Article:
By now you will be aware that
, in conjunction with Women's Refuge, is running a week-long series titled
, which started on Saturday with the tragic story of Gail Bower.
I take my hat off to Ms Bower's sons and wider family who have spoken out about how their mother was killed by her ex-partner, Raymond Christison.
I can only imagine how hard it is for them to talk about the tragedy but in doing so, they are highlighting the need for our community to talk about what can be done to prevent this ever happening again.
Although Ms Bower did everything in her power to stay safe, it wasn't enough.
I've written on this subject many times before but it's a subject that needs to be written about and talked about.
Domestic violence has been brushed under the carpet for far too long. It's not just up to the likes of Women's Refuge to prevent domestic violence; it can't do it alone.
Communities all over the country need to make the message loud and clear: It's not okay to hurt the people you are meant to love and protect.
What really resounded with me in Saturday's article were the comments from Hastings Refuge manager Julie Hart about Christison.
She said more emphasis needed to be placed on the offender changing his behaviour.
How true is that? How many times do we hear people say to victims of domestic abuse "Why don't you just leave?"
As we all know, that's easier said than done. However, even if victims do mange to leave and start a new life, the offender moves on to his next victim.
As Ms Hart says, it's up to the family and friends of the offender to at least try to get them to seek help to change their behaviour.
It's not being a busybody or interfering in other people's lives. It's showing that you care about them and want them to change their behaviour so they understand what it's like to have a healthy relationship with someone; a relationship where there is no fear in the atmosphere, there is no boss of the house. Until they have lived in a loving relationship, they don't know what they are missing.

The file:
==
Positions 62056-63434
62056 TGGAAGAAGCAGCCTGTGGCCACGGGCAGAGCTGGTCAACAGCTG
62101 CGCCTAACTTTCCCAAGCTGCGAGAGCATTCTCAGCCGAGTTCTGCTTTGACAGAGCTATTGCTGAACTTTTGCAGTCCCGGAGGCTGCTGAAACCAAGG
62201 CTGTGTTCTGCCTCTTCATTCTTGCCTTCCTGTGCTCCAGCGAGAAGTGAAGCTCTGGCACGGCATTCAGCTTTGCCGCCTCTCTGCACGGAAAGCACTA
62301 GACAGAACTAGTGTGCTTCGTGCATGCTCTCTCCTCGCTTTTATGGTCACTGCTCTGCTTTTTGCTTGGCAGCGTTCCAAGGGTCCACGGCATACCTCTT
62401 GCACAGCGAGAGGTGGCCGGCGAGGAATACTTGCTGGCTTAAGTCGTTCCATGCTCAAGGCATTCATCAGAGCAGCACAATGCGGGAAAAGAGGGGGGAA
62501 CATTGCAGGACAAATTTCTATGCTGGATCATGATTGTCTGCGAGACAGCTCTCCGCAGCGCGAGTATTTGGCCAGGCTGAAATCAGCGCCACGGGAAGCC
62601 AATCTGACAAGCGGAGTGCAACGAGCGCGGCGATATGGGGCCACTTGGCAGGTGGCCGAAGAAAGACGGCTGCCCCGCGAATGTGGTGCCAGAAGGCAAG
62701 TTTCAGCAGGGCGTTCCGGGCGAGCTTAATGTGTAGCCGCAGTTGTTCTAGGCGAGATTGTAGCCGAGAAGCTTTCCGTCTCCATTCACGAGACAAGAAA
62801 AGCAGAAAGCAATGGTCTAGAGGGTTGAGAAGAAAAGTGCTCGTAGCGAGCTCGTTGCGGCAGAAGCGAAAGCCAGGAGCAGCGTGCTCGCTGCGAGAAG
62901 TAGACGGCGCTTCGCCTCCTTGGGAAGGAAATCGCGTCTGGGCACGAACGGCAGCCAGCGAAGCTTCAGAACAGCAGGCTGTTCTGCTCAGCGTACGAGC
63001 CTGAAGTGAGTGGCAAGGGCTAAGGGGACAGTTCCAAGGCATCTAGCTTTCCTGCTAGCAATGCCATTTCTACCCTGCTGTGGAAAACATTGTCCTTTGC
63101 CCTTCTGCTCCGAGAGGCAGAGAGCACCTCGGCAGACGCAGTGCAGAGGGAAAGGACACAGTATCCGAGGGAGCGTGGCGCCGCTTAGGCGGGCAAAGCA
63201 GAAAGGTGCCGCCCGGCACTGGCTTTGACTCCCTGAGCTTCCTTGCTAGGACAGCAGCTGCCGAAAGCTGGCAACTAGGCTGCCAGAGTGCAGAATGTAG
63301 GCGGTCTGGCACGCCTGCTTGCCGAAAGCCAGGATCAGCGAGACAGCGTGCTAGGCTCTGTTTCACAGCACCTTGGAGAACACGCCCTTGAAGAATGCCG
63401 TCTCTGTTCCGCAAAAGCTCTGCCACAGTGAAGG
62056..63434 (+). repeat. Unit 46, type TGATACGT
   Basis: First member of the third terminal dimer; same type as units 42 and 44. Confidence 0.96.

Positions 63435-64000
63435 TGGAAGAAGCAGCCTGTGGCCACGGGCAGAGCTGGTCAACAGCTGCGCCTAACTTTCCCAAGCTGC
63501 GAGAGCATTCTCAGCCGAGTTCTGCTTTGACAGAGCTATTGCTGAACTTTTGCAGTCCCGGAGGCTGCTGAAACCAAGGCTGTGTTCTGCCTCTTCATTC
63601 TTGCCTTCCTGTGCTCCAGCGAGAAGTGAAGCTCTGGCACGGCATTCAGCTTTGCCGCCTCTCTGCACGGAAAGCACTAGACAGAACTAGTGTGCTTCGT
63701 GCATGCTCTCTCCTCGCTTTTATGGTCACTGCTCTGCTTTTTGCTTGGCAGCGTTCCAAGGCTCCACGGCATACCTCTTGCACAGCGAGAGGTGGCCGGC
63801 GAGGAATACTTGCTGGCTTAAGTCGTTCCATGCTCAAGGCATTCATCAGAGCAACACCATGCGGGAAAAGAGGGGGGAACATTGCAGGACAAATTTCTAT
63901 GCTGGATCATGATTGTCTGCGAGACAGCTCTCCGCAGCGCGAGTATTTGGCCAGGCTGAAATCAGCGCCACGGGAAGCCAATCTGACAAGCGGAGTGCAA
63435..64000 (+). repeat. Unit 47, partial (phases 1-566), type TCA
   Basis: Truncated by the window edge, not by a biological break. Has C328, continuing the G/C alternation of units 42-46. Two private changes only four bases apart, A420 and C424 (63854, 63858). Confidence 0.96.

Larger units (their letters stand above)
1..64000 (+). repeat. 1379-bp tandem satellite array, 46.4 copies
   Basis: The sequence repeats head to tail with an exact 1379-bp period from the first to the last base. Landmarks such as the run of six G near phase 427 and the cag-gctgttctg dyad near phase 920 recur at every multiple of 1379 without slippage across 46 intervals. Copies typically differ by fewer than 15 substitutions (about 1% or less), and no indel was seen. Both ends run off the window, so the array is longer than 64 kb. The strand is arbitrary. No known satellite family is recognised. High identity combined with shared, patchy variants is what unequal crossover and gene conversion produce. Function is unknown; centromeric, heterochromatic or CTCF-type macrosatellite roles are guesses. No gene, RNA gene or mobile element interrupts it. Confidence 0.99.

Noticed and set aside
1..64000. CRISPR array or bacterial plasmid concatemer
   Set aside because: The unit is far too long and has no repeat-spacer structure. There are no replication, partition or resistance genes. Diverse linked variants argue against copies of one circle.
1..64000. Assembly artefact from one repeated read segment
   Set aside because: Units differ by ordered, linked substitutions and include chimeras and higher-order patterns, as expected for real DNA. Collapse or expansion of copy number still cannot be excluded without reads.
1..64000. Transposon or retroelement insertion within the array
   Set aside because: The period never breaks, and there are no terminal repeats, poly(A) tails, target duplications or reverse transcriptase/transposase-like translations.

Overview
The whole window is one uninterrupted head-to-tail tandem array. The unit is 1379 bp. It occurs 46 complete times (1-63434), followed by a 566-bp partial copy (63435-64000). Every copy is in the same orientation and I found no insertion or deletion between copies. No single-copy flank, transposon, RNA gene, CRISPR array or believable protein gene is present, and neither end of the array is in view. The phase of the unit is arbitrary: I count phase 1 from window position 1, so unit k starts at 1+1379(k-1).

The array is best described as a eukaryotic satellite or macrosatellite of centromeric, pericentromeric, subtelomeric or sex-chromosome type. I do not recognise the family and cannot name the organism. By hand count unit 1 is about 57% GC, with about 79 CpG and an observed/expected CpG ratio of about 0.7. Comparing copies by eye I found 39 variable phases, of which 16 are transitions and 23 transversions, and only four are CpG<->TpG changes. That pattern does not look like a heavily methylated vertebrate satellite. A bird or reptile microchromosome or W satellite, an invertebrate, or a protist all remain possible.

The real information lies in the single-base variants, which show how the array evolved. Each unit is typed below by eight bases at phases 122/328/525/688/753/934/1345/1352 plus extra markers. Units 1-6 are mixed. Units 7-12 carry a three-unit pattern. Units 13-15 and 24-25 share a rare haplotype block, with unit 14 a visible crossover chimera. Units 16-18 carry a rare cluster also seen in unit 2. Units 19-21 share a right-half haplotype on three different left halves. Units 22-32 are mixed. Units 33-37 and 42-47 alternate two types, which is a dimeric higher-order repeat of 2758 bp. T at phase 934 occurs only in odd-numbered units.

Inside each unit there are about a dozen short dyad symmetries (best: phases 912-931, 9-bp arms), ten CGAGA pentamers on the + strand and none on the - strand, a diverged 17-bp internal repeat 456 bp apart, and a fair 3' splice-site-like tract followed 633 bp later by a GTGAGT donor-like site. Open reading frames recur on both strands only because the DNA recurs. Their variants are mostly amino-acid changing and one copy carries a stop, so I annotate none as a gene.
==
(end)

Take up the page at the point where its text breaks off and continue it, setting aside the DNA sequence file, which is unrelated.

The series is about raising awareness about every aspect of domestic violence. Today we look at why Hawke's Bay's family violence figures are so bad (page 7).
It's also about raising money for a much-needed new kitchen at the Hastings Women's Refuge. There is a pop-up shop on Heretaunga St West, Hastings, selling donated clothes and household goods.
Pop along and have a browse. You might just find yourself a bargain while helping a great cause.
Another fantastic cause that will receive a huge financial boost from Saturday's Hawke's Bay Wine Auction is Cranford Hospice.
Celebrating 25 years of fundraising, organisers were hoping to raise $150,000 for the hospice.
Of course, they couldn't do it without the incredible generosity of our wineries, artists and sponsors who donate items to be auctioned.
I went along to the auction and the place was packed. People I spoke to were only too happy to spend money, knowing it was going to a good cause. And they did just that, with an amazing $180,000 raised. Wow.
Now, the final word this week has to go to Mr Neat.
I've come to the conclusion that he really needs to get out and about a bit more.
I managed to persuade him to go to Celtic Illusions in Napier last Thursday. I also managed to persuade him to take me out for dinner before the show.
We went to Charlie's in Napier which was very nice. When Mr Neat was ordering his food he chose his first course and then for dessert he ordered Chocolate Mouse. Oh, dear.
In his defence, he doesn't eat dessert very often. Maybe we need to remedy that by eating out a bit more.
Linda Hall is assistant editor of Hawke's Bay Today.